Among the major changes in the revised bill is its definition of hospitals. Opponents have claimed the bill could put rural hospitals out of business, given that the original bill made no distinction between urban and rural hospitals on issues such as price. Under the revision, rural hospitals with 25 or fewer beds are defined as an essential access hospital.

The amendment also appears to give health plans some wiggle room on where they must offer the state option plan. The commissioner of insurance must take into account the number of covered lives the carrier has in each county (this would also include the large group market), the carrier's existing service areas and whether alternative health-care coverage is available in that county, including cooperatives.

In addition, the revision states the Commissioner of Insurance will not hold a carrier responsible for failing to meet premium reduction targets if the carrier identifies which hospitals or health-care providers "were the cause of the carrier's failure to meet the premium rate requirements."

The threat of pulling doctors' and hospitals' licenses is also gone. 

The Colorado Hospital Association intends to move to a position of neutral, based on the amendment being offered as well as two other additional pieces of language on rate methodology and how hospitals would be paid, according to Julie Lonborg, vice president of communications and media relations. The Colorado Association of Health Plans has adopted a position of "amend," meaning they expect further amendments.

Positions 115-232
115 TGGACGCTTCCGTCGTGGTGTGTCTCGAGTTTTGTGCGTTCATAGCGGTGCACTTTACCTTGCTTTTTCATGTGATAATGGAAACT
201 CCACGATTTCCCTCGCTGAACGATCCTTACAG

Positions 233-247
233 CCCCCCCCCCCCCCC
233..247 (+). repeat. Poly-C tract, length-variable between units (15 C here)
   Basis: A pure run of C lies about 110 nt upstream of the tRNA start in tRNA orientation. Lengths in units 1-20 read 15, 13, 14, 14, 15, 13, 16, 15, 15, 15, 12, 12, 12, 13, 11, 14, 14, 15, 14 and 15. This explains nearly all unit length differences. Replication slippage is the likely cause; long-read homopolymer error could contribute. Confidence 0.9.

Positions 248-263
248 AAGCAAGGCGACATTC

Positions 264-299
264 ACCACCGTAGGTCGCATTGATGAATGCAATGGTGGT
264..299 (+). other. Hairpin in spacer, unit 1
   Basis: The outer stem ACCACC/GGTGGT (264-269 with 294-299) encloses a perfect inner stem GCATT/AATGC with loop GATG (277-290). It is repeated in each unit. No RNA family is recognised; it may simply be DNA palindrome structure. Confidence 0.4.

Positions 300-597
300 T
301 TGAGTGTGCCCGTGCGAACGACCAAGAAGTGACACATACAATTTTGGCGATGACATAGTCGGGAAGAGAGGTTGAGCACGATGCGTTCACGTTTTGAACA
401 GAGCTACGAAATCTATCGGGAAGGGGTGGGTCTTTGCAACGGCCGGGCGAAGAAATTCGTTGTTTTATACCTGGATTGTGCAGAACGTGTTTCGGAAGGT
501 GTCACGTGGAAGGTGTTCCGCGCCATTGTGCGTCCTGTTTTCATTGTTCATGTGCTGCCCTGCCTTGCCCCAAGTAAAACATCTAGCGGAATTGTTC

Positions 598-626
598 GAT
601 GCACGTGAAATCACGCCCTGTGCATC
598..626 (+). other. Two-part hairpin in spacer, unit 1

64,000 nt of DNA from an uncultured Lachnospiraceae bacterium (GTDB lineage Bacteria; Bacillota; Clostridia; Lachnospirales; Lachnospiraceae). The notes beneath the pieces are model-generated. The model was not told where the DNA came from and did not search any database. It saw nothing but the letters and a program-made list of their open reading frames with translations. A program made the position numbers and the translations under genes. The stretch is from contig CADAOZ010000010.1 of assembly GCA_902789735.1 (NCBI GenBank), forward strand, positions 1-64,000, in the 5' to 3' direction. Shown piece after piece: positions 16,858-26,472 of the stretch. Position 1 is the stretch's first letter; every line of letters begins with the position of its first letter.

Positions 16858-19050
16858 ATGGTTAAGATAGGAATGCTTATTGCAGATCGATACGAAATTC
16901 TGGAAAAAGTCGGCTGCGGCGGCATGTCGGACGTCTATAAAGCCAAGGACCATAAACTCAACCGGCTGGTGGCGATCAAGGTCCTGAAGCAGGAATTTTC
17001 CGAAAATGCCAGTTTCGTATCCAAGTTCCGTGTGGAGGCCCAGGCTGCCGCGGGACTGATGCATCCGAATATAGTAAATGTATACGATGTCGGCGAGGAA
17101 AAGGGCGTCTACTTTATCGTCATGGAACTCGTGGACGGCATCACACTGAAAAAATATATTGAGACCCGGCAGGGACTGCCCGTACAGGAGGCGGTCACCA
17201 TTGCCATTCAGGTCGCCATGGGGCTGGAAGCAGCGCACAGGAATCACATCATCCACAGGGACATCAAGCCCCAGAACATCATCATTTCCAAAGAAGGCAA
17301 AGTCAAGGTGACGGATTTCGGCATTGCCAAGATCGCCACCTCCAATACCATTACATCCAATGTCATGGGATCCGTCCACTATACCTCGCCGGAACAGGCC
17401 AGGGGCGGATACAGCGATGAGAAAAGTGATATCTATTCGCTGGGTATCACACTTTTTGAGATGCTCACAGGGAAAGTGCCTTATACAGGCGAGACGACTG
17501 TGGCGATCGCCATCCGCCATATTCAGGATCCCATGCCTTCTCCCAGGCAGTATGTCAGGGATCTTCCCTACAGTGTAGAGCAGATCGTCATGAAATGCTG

The Colorado Medical Society is officially opposed, according to CEO Bryan Campbell, although Roberts told reporters Monday that the group is neutral on the bill. 

The deal will keep sponsors on track to having a new health insurance option that is lower in price and higher in quality for all Coloradans, no matter where they live, he said..

HB 1232 co-sponsor Rep. Iman Jodeh, D-Aurora, said health care is a human right, not based on ZIP code, residency status or skin color. "We're addressing systemic issues in health care," chipping away at health care inequities while providing quality access.

The current system isn't working, added Sen. Kerry Donovan, D-Vail, especially for the one in five Coloradans who struggle with health care costs or go without. All options are on the table so long as they can achieve the goal of lowering cost and increasing choice, she added.

Roberts said they wanted to give the healthcare industry the opportunity lower costs on their own, and heard constructive feedback that brought all parties back to the negotiating table.

He also noted that almost everyone who testified on April 9, whether for or against the bill, started off by saying they know the costs of healthcare are too high, although opponents said the bill wasn't the right way to get there. 

Officials with Colorado's Health Care Future, an opposition group, said they were reviewing the revision and would not yet comment.